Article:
Three myths about sleepwalking – sleepwalkers have no memory of their actions, sleepwalkers' behaviour is without motivation, and sleepwalking has no daytime impact – are dispelled in a recent study led by Antonio Zadra of the University of Montreal and its affiliated Sacré-Coeur Hospital. Working from numerous studies over the last 15 years at the hospital's Centre for Advanced Studies in Sleep Medicine at the Hôpital du Sacré-Cœur de Montréal and a thorough analysis of the literature, Zadra and his colleagues have raised the veil on sleepwalking and clarified the diagnostic criteria for researchers and clinicians. Their findings were published in Lancet Neurology.
Journalists are welcome to use the following responses in their own reports. Interviews and further information (including the original French text of this document) can be obtained by contacting media relations at the University of Montreal. The University of Montreal is officially known as Université de Montréal.
Question: What are the causes and consequences of sleepwalking?
A.Z.: “Several indicators suggest that a genetic factor is involved. In 80% of sleepwalkers, a family history of sleepwalking exists. The concordance of sleepwalking is five times higher in monozygotic twins compared to non-identical twins. Our studies have also shown that lack of sleep and stress can lead to sleepwalking. Any situation that disrupts sleep can result in sleepwalking episodes in predisposed individuals.”
A.Z.: “Most sleepwalking episodes are harmless. Apart from the fact that the deep slow-wave sleep of sleepwalkers is fragmented, wanderings are usually brief and pose no danger, or when they do, it is minimal. In rare cases, wandering episodes may be longer, and sleepwalkers may injure themselves and put themselves or others in danger: some have even gone as far as driving a car!”
Question: It is said that the sleep disorder mainly affects children. Is this true?
A.Z.: “Many children transitionally sleepwalk between 6 and 12 years of age. It is thought that passing from sleep to wakefulness requires a certain maturation of the brain. In some children, the brain may have difficulty making this transition. Often, the problem disappears after puberty. But sleepwalking may persist into adulthood in almost 25% of cases. It decreases with age, however, because the older you get, the fewer hours of deep slow-wave sleep you enjoy, which is the stage in which sleepwalking episodes occur.”
A.Z.: “Both children and adults are in a state of so-called dissociated arousal during wandering episodes: parts of the brain are asleep while others are awake. There are elements of wakefulness since sleepwalkers can perform actions such as washing, opening and closing doors, or going down stairs. Their eyes are open and they can recognize people. But there are also elements specific to sleep: sleepwalkers' judgment and their ability for self-thought are altered, and their behavioural reactions are nonsensical.”
Question: According to you, the idea that people are partially awake and partially asleep is something that must be considered in conceptualizing sleepwalking?
A.Z.: “Absolutely. This is one of the points we outline in our article. There are increasing signs that even in normal subjects the brain does not fall asleep in a single block all at once. Sleep may occur in a localized manner. Parts of the brain can fall asleep before others.”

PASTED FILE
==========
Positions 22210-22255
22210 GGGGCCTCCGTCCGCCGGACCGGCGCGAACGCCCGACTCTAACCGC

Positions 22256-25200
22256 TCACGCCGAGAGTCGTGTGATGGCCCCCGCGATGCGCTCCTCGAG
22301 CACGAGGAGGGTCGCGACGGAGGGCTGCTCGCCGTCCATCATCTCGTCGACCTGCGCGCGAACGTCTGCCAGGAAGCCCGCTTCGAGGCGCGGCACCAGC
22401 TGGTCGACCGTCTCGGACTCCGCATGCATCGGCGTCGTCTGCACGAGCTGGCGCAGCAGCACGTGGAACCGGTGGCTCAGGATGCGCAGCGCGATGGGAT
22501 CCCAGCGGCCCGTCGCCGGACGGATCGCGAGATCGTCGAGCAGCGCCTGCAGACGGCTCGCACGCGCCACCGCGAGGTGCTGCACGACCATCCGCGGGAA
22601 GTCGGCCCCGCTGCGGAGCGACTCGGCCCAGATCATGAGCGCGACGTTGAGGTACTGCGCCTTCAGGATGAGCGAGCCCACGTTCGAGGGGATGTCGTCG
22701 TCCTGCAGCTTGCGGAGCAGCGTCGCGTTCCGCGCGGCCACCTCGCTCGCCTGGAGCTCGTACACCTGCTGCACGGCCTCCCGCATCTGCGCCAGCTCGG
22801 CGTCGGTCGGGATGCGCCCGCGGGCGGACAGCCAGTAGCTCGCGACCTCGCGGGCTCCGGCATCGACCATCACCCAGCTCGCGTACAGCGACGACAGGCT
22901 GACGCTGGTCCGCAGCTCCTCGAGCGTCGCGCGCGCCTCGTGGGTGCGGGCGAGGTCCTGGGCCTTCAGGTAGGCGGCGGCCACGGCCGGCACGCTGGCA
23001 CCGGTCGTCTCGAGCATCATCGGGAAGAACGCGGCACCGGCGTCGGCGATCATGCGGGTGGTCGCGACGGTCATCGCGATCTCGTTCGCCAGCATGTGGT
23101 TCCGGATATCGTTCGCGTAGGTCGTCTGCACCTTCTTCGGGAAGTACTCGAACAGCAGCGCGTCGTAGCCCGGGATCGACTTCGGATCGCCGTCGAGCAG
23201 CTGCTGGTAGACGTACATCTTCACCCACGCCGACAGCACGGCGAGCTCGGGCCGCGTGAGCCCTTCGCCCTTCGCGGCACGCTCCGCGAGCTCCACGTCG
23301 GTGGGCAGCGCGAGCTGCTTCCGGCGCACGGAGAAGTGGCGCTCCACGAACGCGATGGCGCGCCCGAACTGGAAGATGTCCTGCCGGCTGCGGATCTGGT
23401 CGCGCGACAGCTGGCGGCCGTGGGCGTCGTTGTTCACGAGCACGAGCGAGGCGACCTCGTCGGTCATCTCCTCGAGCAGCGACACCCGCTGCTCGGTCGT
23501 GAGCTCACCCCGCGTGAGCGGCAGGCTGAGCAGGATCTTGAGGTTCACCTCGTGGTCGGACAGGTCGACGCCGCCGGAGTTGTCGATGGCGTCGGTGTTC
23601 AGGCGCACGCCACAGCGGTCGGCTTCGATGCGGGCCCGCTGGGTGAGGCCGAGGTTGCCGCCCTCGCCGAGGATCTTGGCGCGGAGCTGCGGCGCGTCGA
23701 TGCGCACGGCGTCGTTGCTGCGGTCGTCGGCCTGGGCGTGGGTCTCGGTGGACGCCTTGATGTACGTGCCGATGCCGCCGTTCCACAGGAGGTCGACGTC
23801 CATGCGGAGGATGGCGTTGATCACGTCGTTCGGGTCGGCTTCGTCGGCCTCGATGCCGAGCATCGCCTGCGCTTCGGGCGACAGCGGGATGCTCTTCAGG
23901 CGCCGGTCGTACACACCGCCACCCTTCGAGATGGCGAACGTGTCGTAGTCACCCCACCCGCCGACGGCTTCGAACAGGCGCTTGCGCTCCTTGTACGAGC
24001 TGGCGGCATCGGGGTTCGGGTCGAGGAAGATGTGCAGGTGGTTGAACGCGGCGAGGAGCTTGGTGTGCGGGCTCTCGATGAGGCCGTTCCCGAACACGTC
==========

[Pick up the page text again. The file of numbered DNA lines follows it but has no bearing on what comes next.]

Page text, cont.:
Question: This may explain why the amnesia of sleepwalkers is not always complete. But can sleepwalkers really remember their actions while sleeping vertically?
A.Z.: “Yes. In children and adolescents, amnesia is more frequent, probably due to neurophysiological reasons. In adults, a high proportion of sleepwalkers occasionally remember what they did during their sleepwalking episodes. Some even remember what they were thinking and the emotions they felt.”
Question: Your work has also shown that the behaviour of sleepwalkers is not simply automatic. Can you explain?
A.Z.: “This is another popular myth. There is a misconception that sleepwalkers do things without knowing why. However, there is a significant proportion of sleepwalkers who remember what they have done and can explain the reasons for their actions. They are the first to say, once awake, that their explanations are nonsensical. However, during the episode, there is an underlying rationale. For example, a man once took his dog that had been sleeping at the foot of his bed to the bathtub to douse it with water. He thought his dog was on fire! There was neither the logic nor the judgment typical of wakefulness. But the behaviour was not automatic in the sense that a motivation accompanied and explained the action.”
Question: Another myth you are interested in relates to impact on the waking state. According to you, beyond the nocturnal phenomenon, sleepwalking is associated with diurnal disorders characterized by somnolence.
A.Z.: “Around 45% of sleepwalkers are clinically somnolent during the day. Younger sleepwalkers are able to hide it more easily. Compared to control subjects, however, they perform less well in vigilance tests. And if given the opportunity to take a nap, they fall asleep faster than normal subjects do.”
A.Z.: “Over the last few years, we have shown that the deep slow-wave sleep of sleepwalkers is atypical. Fragmented by numerous micro-arousals of 3 to 10 seconds, their sleep is less restorative. Sleepwalking is therefore not only a problem of transitioning between deep sleep and wakefulness. There is something more fundamental in their sleep every night, whether or not they have sleepwalking episodes.”
Antonio Zadra, Alex Desautels, Dominique Petit, Jacques Montplaisir, Somnambulism: clinical aspects and pathophysiological hypotheses, The Lancet Neurology, Volume 12, Issue 3, March 2013, Pages 285-294, ISSN 1474-4422, 10.1016/S1474-4422(12)70322-8.